The Royal Mail – in conjunction with the Communications Workers Union (CWU) – have released new figures that show an average of nine postal workers a day are attacked by dogs across the UK. From April 2013 to April 2014, more than 3,300 attacks on postal workers we recorded – an eight per cent increase on the previous year. To highlight the this very real issue the Royal Mail are running ‘Dog Awareness Week’ up to Friday 4th July, with a postmark of the awareness week printed on letters to make owners think about the problems pet dogs can sometimes cause postal workers.
With this in mind, we thought we’d have a look at how to keep both your dog and your postal worker happy.
It should be remembered that dogs often behave in a negative way through fear rather than outright aggression. Therefore, although obvious, keeping your dog away from the letterbox during delivery hours can drastically reduce the chance of them biting anyone.
Incidents involving dogs and postal workers tend to rise during the summer months when children are on their school holidays and pet dogs are allowed a bit more leeway in terms of being unsupervised in the garden.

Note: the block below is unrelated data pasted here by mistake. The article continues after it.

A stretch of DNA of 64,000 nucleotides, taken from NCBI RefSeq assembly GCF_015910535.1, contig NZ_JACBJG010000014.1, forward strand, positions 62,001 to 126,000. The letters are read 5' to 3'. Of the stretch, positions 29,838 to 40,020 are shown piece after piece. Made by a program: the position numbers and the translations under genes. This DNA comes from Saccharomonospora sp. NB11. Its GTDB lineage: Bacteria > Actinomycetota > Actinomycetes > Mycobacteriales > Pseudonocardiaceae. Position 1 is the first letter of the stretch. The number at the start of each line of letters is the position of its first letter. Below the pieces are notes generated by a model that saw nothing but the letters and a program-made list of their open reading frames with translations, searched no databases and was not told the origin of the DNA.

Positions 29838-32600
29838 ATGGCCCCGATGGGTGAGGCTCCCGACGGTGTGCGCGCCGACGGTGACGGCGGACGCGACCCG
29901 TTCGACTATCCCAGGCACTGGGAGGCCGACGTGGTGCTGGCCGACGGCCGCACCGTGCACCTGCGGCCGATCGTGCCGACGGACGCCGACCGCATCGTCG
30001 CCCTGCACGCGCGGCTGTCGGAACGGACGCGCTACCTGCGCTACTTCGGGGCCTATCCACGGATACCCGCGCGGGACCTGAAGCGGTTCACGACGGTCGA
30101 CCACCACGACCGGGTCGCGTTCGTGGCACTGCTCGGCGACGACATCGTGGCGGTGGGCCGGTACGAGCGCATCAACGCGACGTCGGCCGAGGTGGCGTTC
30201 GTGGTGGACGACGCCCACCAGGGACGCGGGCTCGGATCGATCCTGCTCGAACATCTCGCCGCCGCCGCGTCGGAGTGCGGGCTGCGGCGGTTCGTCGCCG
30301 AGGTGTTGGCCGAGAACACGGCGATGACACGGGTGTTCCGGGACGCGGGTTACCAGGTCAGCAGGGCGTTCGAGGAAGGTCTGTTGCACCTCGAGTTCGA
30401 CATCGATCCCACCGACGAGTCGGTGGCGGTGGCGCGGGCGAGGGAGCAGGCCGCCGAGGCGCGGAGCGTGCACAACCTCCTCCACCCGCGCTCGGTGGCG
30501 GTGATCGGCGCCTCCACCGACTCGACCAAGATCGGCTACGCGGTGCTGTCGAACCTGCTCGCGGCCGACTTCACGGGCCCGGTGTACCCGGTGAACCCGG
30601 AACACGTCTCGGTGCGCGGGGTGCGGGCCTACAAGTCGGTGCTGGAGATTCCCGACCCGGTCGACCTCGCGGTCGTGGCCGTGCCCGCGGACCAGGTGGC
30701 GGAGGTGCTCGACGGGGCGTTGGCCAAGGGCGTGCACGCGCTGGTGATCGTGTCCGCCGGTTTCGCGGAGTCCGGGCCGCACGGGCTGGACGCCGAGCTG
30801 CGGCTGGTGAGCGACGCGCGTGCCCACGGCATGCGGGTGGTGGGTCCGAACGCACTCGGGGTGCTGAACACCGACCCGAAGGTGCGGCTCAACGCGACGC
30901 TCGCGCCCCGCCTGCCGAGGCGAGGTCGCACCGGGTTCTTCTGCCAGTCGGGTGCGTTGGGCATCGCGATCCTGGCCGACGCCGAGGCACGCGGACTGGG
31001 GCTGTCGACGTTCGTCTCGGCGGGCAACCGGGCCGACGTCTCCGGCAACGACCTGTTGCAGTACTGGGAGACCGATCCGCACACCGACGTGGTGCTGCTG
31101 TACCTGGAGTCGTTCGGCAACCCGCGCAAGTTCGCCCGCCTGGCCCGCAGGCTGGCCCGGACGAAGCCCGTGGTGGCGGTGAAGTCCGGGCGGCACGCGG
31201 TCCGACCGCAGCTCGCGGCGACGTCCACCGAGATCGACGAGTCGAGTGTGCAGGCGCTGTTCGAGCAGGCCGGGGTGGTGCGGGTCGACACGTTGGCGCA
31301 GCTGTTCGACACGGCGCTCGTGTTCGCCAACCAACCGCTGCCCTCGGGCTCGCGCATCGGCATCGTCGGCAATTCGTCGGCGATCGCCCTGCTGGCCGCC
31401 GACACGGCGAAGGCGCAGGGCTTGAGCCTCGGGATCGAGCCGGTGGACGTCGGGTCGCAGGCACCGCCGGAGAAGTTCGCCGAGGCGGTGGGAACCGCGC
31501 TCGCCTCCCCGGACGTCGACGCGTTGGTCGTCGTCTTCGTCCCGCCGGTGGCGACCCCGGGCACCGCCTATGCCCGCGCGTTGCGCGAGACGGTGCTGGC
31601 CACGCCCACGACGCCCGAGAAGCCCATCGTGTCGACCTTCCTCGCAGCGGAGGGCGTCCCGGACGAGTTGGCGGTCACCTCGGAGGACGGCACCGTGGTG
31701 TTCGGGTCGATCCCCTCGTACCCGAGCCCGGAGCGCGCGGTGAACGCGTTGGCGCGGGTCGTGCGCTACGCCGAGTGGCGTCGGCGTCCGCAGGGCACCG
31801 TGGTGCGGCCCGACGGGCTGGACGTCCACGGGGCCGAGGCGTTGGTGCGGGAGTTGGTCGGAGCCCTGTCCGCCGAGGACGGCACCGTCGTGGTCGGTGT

So what happens if you can’t be there during the hours when the post usually comes? Or indeed, if the post arrives much later than usual? Fear not as there are extra precautions you can take as opposed to just keeping your dog away from the front door or out of the garden in the morning.
Rather than trying to keep your dog away from the letterbox at all times why not invest in a cage that goes around the letterbox. This way the postal worker will be able to post letters through the door without any chance of getting nipped. In addition, the cage can act as a basket of sorts and stop the letters from being torn to shreds by dogs with that sort of inclination.
Depending on your location, you may be able to switch and have a lockable outside letterbox/drop off point creating a safer space for postal and delivery workers to leave letters and parcels. This will not only provide protection for delivery persons but will also be beneficial if your dog is left in the property whilst you are out.
If you are really worried about the delivery of post having a negative effect, not just on your postal worker, but also on your dog, you can even arrange to pick up your post each morning from your local post office.
Reducing incidents involving dogs and postal workers is something that can easily be put in place; all it takes is a little forethought and consideration. This summer, and beyond, we should all take extra care to safeguard both our postal workers and our dogs.